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"Save the Last Dance for Me" is the title of a popular song written by Doc Pomus and Mort Shuman, first recorded in 1960 by Ben E. King with The Drifters.

The Drifters' version of the song spent three non-consecutive weeks at number one on the U.S. pop chart, in addition to logging one week atop the U.S. R&B chart.[1] In the UK, the Drifters' recording reached number two in December 1960.[2] This single was produced by Jerry Leiber and Mike Stoller, two noted American music producers who at the time had an apprentice relationship with a then-unknown Phil Spector. Although he was working with Lieber and Stoller at the time, it is unknown whether Spector assisted with the production of this record; however, many Spector fans have noticed similarities between this record and other music he would eventually produce on his own.[3]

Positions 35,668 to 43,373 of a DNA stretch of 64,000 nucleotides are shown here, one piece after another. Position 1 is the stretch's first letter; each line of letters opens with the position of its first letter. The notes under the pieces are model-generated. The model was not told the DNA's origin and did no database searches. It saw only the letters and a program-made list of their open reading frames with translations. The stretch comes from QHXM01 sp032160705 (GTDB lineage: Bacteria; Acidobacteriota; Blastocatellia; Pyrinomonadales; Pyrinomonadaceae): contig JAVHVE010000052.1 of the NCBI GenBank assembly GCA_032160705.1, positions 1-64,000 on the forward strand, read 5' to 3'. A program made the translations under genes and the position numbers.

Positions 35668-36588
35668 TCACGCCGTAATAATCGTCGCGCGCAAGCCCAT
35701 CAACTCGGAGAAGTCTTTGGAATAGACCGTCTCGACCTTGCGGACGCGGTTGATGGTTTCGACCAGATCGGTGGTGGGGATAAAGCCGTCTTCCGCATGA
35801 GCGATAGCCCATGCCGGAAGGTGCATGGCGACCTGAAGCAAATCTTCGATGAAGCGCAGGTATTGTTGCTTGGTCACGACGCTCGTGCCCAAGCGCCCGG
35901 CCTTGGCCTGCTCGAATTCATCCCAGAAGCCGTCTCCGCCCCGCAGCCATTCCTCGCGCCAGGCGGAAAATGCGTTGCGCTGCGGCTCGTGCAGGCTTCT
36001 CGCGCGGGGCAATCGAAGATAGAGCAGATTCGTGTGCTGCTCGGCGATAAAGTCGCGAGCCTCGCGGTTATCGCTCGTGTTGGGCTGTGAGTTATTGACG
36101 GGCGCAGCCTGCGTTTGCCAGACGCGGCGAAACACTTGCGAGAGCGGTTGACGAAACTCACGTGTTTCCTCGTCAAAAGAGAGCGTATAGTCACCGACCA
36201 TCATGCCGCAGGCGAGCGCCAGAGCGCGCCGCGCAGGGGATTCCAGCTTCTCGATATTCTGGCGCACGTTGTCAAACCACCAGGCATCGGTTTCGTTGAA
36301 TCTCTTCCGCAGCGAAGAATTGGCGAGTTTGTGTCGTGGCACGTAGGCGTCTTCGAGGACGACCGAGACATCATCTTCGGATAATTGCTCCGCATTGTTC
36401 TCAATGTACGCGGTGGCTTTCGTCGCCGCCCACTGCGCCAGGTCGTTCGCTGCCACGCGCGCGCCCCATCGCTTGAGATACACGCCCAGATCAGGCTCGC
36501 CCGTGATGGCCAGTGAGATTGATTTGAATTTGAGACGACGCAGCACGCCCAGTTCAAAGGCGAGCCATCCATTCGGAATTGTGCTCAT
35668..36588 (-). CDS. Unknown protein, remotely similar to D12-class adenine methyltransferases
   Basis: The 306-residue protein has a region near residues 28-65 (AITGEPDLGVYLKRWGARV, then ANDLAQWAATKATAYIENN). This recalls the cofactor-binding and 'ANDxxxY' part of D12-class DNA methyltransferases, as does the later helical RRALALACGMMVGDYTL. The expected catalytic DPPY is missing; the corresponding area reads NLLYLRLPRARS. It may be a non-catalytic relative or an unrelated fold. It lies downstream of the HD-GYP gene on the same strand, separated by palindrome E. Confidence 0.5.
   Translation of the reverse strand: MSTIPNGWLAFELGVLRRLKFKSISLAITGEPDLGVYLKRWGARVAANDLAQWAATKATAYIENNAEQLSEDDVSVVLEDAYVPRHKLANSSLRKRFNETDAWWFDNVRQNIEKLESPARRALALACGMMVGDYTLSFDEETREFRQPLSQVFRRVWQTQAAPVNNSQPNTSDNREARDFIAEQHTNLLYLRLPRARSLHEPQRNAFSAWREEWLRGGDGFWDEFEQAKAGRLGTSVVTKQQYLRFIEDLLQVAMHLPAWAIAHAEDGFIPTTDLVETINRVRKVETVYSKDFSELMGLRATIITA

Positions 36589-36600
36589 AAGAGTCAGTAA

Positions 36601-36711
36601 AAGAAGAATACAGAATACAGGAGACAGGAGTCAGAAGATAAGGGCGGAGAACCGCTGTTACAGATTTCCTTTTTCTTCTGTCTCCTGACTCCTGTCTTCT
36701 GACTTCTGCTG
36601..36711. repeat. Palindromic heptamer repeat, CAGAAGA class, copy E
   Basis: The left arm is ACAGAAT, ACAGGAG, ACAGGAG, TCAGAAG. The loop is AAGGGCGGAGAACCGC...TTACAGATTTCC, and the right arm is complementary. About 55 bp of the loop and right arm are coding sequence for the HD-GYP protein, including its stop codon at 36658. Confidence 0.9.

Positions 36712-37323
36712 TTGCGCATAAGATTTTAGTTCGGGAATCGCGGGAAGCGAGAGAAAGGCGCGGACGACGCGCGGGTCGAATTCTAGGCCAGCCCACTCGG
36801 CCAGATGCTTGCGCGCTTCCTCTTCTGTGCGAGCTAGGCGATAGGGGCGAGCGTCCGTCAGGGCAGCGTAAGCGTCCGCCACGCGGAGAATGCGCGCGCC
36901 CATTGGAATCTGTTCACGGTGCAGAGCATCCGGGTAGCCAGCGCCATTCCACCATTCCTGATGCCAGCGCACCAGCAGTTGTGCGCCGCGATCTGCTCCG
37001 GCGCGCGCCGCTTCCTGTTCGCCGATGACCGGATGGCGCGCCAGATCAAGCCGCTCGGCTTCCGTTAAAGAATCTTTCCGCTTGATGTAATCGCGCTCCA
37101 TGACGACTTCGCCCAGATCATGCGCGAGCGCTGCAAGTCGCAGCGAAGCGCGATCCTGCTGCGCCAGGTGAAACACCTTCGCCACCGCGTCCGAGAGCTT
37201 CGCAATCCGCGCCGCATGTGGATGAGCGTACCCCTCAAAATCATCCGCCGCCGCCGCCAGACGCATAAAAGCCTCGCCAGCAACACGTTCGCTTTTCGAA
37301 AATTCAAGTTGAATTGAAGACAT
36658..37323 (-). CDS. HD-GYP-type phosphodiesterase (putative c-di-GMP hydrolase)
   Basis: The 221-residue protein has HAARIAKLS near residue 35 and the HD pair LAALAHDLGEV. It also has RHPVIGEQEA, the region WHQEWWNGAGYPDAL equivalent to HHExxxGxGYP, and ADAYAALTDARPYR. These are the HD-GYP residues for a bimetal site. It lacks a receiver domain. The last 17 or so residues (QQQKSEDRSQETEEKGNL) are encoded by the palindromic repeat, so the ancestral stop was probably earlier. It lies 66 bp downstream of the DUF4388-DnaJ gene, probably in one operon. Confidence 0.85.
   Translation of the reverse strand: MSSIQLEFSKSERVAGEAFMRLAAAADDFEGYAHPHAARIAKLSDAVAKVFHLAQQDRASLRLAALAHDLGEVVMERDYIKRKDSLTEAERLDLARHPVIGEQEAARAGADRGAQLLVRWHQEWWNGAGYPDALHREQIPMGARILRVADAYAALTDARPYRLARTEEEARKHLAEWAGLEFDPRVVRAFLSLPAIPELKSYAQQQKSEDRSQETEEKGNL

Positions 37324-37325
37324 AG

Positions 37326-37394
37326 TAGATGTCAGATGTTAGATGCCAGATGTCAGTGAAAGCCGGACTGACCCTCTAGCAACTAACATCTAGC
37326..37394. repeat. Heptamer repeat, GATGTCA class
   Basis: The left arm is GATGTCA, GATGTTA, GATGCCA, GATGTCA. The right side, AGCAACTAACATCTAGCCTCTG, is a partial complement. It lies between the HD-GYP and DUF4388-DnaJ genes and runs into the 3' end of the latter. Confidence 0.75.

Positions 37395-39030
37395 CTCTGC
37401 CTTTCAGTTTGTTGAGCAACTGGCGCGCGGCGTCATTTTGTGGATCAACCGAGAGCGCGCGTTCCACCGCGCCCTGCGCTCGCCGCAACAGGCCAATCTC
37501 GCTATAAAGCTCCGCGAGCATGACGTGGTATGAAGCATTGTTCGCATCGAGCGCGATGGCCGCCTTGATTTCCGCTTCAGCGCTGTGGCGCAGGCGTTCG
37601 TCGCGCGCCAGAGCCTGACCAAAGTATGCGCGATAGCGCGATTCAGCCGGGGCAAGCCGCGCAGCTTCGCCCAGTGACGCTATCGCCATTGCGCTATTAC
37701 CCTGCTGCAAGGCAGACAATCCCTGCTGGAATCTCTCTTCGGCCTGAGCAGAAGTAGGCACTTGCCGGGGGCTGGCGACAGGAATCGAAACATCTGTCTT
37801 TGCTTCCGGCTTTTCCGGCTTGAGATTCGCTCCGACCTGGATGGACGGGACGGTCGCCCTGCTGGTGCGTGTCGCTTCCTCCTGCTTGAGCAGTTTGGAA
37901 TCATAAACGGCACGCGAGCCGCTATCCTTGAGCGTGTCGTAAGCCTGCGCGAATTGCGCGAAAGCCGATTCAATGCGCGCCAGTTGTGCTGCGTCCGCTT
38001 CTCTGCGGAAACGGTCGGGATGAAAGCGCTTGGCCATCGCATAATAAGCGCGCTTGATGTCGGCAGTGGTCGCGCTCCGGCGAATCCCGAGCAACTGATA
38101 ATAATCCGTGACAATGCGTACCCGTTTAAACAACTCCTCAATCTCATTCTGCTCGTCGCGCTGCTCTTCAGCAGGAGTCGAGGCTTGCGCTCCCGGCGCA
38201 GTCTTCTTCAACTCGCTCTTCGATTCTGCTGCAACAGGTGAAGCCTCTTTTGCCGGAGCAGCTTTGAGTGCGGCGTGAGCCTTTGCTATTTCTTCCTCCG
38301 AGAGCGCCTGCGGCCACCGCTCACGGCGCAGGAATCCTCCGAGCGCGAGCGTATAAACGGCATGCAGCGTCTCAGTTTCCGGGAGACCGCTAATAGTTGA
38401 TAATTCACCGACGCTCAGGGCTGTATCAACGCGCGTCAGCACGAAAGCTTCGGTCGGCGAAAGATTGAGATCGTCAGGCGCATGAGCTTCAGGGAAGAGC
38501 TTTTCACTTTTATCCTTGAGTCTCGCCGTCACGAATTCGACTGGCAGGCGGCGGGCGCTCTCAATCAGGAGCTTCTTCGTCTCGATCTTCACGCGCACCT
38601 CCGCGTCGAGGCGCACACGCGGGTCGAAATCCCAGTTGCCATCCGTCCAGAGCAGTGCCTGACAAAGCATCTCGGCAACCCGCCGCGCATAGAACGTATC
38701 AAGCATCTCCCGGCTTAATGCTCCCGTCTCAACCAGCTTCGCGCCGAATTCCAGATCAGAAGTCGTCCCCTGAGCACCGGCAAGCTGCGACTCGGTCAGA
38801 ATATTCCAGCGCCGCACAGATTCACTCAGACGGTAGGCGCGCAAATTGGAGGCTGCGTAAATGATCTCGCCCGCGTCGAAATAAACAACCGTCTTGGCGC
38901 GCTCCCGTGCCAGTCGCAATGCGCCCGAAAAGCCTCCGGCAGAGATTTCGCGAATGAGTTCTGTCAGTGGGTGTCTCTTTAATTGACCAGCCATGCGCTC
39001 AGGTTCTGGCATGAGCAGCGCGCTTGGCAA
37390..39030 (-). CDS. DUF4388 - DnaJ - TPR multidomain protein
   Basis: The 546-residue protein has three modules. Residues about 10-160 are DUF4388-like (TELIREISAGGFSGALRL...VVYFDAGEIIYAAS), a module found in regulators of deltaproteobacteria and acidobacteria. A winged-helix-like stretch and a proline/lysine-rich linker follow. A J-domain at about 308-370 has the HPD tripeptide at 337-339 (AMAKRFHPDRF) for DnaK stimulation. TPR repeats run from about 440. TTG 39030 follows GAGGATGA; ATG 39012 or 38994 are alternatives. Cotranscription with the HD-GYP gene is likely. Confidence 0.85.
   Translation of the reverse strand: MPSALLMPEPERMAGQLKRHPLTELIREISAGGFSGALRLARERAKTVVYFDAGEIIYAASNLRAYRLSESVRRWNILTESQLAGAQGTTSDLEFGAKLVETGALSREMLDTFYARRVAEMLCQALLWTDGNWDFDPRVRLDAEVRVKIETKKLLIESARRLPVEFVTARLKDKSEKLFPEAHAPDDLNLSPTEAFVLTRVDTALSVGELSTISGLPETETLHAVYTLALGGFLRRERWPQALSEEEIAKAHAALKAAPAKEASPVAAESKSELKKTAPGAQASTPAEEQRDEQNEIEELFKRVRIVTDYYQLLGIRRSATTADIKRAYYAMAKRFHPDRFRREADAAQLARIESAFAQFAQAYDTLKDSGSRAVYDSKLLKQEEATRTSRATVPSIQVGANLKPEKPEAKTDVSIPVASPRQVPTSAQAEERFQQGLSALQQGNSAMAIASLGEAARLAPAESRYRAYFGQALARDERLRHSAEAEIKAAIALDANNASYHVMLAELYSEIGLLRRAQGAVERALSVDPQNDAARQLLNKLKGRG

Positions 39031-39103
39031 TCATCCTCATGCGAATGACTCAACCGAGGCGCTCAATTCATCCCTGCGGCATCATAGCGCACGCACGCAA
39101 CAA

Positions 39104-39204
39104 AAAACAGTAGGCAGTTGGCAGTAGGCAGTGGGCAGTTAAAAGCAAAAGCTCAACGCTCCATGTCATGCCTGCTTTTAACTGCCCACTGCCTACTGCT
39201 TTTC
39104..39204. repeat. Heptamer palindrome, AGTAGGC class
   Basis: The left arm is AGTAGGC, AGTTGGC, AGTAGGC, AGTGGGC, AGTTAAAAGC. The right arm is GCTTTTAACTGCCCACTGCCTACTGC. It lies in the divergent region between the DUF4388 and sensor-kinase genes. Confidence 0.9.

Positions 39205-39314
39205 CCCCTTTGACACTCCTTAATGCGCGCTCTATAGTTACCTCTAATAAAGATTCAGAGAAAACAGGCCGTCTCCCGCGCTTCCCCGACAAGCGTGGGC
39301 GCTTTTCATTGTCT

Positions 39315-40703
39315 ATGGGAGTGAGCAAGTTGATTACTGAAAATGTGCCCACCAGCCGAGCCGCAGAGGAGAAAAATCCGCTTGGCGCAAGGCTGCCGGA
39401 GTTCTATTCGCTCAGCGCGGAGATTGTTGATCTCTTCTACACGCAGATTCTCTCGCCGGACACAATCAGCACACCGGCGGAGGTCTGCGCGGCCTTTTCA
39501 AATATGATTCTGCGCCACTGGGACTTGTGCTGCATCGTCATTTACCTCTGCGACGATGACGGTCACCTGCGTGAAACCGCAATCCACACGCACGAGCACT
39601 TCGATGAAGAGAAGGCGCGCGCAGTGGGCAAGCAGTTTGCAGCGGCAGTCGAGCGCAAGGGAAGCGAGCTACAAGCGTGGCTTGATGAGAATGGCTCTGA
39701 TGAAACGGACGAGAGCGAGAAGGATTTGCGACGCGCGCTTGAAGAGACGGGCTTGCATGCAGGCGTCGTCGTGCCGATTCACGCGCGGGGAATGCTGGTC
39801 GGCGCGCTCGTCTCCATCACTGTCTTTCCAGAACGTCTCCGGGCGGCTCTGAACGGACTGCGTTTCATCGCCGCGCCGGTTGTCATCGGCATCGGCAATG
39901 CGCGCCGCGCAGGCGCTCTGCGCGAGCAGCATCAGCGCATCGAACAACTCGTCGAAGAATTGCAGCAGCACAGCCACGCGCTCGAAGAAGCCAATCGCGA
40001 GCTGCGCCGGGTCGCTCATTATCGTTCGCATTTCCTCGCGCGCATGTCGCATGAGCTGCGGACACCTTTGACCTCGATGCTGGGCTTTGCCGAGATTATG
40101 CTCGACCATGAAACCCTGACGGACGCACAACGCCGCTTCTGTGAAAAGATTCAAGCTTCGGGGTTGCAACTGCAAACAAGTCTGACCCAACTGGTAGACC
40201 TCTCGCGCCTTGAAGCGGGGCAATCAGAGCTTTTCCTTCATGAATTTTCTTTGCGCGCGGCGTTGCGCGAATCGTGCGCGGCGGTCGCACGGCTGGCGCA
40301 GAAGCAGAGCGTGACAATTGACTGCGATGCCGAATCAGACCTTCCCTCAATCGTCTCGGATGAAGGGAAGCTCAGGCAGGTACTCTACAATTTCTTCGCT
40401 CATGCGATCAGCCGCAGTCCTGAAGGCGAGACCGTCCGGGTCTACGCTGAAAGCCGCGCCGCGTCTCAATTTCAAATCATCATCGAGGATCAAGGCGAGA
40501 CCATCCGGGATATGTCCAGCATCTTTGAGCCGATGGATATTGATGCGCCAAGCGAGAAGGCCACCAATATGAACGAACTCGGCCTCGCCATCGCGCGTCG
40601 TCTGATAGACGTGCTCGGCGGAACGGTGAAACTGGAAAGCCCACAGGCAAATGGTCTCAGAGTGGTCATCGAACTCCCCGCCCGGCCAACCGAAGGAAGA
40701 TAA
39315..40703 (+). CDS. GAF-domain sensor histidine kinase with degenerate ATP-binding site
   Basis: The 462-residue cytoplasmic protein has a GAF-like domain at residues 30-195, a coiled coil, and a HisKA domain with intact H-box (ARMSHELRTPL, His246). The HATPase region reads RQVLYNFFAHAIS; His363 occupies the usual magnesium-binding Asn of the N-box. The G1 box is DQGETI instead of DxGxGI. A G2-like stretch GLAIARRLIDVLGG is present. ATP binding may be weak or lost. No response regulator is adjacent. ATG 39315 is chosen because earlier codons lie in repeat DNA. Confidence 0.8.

In the song, the narrator tells his lover she is free to mingle and socialize throughout the evening, but to make sure to save him one dance at the end of the night. The song is likely based on the personal experience of songwriter Pomus, who had polio and used crutches to get around and could not dance. His wife, however, was a Broadway actress and dancer. The song gives his perspective of plaintively telling his wife to have fun dancing, but reminds her who will be taking her home and "in whose arms you're gonna be."[4] The personnel for the Drifters' recording were: Bucky Pizzarelli, Allan Hanlon (guitar), Lloyd Trotman (bass), Gary Chester (drums).

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